Prior consultation of employees is one of the requirements for a redundancy to be genuine under section 389 of the Fair Work Act 2009 (Cth) (Fair Work Act). This section requires, among other things, employers to comply with any consultation obligation found in a Modern Award or Enterprise Agreement.
Who do employers need to consult?
Generally, there is a requirement for employers to consult with any employee affected by a redundancy, not only those in the position that may be made redundant, before making a decision to make a position redundant.
For employees covered by a Modern Award, employers have an obligation to consult with the employee in a position to be made redundant, and any other affected employees, before making any decision as to whether the position is redundant.
Similarly, all recent Enterprise Agreements require the inclusion of the model consultation clause, which specifies that employees must be consulted in relation to any major change, which includes a restructure and redundancy.
What does consultation involve?
Consultation as part of the redundancy process requires employers to:
- discuss with the employee (and their representative if the employee chooses to have one) the introduction of the change, the effect the change is likely to have, and possible measures to avert or lessen the adverse effects of the changes;
- consider any matters raised by the employee about the changes; and
- provide, for the purposes of this discussion, information about the changes, their effects and any other matter likely to affect the employee.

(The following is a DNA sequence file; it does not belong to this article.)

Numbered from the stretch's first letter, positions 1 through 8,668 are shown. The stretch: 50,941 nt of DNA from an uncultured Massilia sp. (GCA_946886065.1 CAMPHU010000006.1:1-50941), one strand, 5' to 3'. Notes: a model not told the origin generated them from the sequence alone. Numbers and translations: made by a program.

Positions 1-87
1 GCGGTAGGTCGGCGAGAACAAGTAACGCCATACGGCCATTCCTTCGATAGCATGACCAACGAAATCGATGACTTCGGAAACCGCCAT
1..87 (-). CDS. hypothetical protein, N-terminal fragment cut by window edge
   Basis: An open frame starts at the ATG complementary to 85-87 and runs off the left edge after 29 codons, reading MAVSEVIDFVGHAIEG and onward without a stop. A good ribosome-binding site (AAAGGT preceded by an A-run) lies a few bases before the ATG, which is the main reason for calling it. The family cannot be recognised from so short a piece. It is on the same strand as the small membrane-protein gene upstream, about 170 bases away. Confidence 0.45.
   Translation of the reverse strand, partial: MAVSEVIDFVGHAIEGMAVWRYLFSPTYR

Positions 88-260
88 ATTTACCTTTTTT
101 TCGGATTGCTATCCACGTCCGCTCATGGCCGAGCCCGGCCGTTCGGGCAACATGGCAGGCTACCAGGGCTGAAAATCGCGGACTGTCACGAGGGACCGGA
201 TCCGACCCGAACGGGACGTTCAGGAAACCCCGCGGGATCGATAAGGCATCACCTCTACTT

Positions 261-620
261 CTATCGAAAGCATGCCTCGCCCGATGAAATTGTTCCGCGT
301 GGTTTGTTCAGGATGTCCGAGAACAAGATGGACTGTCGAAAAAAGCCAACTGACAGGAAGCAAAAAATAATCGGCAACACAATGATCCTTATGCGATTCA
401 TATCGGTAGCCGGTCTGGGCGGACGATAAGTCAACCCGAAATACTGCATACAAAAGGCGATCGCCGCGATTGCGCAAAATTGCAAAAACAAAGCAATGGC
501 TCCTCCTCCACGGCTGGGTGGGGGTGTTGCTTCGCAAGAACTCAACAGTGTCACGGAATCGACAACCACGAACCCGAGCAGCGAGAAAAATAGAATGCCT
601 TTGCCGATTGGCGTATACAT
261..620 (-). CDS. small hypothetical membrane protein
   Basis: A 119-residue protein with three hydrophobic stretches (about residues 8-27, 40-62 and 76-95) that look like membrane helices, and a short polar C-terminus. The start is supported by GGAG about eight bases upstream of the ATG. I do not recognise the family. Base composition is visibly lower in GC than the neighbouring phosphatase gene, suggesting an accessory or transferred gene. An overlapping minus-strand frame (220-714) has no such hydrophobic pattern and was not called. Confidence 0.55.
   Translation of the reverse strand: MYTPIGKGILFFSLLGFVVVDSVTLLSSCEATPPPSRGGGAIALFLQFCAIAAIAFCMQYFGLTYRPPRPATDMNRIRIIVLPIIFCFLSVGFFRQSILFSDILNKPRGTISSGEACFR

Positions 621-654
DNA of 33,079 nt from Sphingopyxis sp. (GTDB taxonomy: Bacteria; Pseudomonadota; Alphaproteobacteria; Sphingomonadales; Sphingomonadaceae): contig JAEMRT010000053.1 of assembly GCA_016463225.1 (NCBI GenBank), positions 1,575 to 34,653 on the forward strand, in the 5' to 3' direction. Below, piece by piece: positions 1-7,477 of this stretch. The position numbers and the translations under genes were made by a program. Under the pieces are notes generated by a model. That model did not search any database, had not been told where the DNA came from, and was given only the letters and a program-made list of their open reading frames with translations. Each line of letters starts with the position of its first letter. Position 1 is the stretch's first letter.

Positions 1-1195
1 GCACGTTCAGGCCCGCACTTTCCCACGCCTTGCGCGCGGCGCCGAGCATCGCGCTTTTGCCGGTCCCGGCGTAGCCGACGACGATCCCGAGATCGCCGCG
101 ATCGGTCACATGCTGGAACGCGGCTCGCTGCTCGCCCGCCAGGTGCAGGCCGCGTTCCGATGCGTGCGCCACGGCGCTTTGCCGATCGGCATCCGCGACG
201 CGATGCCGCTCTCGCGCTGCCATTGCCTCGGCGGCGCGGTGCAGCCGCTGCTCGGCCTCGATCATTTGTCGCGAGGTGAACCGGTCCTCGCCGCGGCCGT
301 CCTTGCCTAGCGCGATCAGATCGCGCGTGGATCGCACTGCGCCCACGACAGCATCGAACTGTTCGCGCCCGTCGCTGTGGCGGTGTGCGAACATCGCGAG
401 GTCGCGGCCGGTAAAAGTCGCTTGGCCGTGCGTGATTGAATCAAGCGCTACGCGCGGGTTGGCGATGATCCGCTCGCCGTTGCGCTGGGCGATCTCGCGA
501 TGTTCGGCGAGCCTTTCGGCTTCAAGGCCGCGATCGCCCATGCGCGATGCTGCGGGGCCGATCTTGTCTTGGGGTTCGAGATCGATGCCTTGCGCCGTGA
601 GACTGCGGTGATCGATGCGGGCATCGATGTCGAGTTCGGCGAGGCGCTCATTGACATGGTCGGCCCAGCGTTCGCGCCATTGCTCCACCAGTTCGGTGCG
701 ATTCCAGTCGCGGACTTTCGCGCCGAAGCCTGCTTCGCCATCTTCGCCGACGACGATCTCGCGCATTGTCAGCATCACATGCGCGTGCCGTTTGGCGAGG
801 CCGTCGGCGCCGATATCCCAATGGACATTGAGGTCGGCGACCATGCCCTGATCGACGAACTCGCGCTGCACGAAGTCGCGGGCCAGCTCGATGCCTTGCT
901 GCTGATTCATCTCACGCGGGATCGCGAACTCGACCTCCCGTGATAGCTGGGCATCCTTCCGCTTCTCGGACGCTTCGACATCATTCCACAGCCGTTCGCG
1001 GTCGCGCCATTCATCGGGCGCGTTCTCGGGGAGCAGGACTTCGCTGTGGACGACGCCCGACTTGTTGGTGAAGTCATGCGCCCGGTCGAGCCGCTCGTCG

Consultation requires that employees are given a “genuine opportunity to be heard”. It does not carry an obligation to seek or reach agreement and it is not an exercise in collaborative decision-making. All that is necessary is that a genuine opportunity to be heard is given to employees before any final decision is made.
The process used for consultation will depend on several factors, but generally:
- employees should be given prior written notice of the consultation including that there is a possibility that their position may be made redundant;
- employees should be informed that they may have a support person or another person represent them in the consultation; and
- employers should keep files notes of the consultation for later evidence if required, the employer may need to demonstrate that they consulted adequately in the event of a dispute.
In terms of files notes, in addition to keeping a record of the conversations, it is good practice to also summarise the discussion in writing and send it to the employee to confirm what occurred during the consultation.
Consequence for not consulting with employees
Generally, an unfair dismissal claim cannot be made for dismissals that are a result of a genuine redundancy. However, failure to follow the consultation process correctly means that the redundancy may not be considered a genuine redundancy – exposing the employer to a claim for unfair dismissal, and potentially orders to compensate the employee, or reinstate the employee.
Failure to follow the consultation process could arise where, for example, an employer has not consulted with employees before making the decision – instead notifying them that their position is redundant without no real opportunity for the employee to respond or be heard.
A successful unfair dismissal claim can result in damages being award to an employee equivalent to up to 26 weeks of the employee’s pay.
Failure to properly consult with employees is a common misstep by employers when making positions redundant.
Other issues to consider with redundancies are whether the employee can be redeployed, and whether the position is truly redundant (meaning the employer no longer requires the role to be performed by any person).
For more information about the consultation process or other requirements of a genuine redundancy, contact Griffin Legal.